The General Data Protection Regulation came into effect in May 2018 and since its inception fines have been handed out for a wide range of infringements.
Data from DLA Piper’s latest GDPR Data Breach Survey reveals that regulators in the EU have imposed fines amounting to more than €114 million.
The EU countries which drew the largest amount of fines imposed were:
- Netherlands – 40 647 fines amounting to €51 million
- Germany – 37 636 fines amounting to €24.5 million
- United Kingdom – 10 516 fines amounting to €18 million
This largest single fine paid was €50 million by Google for alleged infringements of the transparency principle and lack of valid consent. The fine was imposed by the French data protection regulator.
“GDPR has driven the issue of data breach well and truly into the open. The rate of breach notification has increased by over 12% compared to last year’s report and regulators have been busy road-testing their new powers to sanction and fine organisations,” said partner at DLA Piper, Ross McKean.
Something rather interesting that has been highlight by this report is how various nations in the EU calculate fines.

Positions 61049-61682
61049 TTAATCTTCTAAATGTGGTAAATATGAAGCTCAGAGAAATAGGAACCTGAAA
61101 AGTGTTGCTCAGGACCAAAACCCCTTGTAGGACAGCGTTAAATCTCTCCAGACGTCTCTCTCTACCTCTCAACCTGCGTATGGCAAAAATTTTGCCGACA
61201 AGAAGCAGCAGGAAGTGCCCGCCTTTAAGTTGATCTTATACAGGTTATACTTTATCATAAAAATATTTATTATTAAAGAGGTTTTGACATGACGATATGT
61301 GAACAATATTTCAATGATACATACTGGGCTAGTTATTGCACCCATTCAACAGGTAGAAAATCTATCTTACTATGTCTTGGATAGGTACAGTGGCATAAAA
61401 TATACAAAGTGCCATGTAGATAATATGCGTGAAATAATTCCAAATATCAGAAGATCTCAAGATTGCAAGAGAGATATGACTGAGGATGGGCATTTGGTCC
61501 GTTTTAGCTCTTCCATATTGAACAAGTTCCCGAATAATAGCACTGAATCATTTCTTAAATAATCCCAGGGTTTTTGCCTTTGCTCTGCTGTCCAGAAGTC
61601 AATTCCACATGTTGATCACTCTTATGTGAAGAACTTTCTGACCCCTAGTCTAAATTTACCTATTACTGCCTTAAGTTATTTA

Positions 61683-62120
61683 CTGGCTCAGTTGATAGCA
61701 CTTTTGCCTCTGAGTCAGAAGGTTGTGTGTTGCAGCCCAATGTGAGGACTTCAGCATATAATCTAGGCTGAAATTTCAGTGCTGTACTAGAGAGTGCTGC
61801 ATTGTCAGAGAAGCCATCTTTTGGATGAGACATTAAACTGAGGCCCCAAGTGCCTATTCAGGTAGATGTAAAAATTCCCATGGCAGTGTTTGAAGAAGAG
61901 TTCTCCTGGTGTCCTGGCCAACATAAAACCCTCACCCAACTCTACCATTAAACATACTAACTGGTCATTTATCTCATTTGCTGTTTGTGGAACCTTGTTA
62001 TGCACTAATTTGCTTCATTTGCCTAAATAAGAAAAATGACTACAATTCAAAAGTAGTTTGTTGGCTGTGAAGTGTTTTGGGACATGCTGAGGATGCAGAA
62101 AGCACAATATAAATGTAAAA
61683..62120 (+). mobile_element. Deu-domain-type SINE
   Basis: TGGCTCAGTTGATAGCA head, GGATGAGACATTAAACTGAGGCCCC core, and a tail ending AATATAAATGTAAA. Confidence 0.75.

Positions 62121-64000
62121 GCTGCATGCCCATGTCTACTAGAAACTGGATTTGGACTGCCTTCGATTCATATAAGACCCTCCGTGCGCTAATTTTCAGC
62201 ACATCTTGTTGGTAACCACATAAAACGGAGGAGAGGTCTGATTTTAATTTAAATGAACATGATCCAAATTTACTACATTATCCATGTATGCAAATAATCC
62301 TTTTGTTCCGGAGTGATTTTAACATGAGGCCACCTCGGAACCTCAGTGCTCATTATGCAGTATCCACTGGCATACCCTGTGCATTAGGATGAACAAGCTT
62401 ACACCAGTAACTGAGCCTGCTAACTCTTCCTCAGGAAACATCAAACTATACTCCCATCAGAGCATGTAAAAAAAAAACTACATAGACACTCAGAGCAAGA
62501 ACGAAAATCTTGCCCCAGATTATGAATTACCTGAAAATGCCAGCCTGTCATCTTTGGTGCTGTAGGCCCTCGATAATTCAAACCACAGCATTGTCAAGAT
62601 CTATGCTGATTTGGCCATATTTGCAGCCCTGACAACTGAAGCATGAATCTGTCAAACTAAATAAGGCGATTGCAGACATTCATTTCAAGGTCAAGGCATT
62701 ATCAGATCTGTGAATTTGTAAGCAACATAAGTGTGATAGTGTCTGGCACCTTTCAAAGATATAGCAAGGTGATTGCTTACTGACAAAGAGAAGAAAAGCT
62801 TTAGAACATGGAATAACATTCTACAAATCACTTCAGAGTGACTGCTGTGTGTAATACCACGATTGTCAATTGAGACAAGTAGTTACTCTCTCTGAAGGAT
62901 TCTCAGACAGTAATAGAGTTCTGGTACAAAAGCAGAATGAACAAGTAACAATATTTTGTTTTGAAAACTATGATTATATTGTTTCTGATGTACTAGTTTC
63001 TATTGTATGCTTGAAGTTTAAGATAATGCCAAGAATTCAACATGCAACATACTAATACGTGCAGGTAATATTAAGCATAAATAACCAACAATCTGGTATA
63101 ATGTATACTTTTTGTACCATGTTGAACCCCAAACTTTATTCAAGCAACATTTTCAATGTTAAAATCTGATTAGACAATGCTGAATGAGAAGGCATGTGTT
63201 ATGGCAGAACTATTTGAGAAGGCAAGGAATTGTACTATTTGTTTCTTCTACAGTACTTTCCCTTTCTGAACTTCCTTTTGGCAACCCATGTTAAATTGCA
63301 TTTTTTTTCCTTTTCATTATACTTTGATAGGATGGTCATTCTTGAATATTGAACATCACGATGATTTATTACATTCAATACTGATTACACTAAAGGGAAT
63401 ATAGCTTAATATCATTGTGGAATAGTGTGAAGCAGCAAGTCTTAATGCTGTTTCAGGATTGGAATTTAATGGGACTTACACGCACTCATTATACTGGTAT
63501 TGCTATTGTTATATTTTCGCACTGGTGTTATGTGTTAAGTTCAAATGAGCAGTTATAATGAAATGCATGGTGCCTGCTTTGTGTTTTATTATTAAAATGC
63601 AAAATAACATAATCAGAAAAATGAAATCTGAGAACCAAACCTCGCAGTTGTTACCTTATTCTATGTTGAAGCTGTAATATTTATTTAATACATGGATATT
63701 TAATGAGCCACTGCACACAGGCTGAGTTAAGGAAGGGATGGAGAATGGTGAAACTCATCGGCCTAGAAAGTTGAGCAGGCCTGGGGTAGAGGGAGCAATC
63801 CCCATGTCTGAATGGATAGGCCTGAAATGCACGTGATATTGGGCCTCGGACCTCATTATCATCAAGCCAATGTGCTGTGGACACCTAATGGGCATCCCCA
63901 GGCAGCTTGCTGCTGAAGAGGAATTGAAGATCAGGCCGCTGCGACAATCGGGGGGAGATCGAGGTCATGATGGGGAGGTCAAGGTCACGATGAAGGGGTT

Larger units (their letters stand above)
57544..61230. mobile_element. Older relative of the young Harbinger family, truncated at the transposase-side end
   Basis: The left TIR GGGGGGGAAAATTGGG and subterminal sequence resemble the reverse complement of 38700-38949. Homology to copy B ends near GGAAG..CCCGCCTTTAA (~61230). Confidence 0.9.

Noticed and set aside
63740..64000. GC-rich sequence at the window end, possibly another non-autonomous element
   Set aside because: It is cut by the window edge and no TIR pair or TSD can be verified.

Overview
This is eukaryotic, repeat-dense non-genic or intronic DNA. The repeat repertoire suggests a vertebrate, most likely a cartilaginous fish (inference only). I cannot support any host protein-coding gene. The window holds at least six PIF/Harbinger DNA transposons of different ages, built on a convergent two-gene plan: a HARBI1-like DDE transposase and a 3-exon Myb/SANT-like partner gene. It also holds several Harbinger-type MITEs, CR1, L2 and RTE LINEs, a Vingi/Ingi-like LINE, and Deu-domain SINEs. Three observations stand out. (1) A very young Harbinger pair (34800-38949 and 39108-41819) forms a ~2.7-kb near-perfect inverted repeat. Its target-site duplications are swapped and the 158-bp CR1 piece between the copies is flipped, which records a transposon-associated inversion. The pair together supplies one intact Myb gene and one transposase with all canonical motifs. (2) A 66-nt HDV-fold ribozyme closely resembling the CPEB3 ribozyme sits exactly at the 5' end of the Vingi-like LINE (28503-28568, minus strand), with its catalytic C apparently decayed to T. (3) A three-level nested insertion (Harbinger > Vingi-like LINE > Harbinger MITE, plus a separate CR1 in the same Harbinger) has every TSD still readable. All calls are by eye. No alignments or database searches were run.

“The early GDPR fines raise many questions. Ask two different regulators how GDPR fines should be calculated and you will get two different answers. We are years away from having legal certainty on this crucial question, but one thing is for certain, we can expect to see many more fines and appeals over the coming years,” said DLA Piper chairperson for international data protection practice, Patrick Van Eecke.
That last bit about more fines and appeals seems rather menacing but really that’s the nature of the beast. We suspect many EU nations are still coming to terms with enforcing the regulations.
That having been said its clear that the EU is enforcing GDPR heavily and it’s going to get worse for companies that don’t comply.
[Image – CC BY 2.0 ConvertGDPR]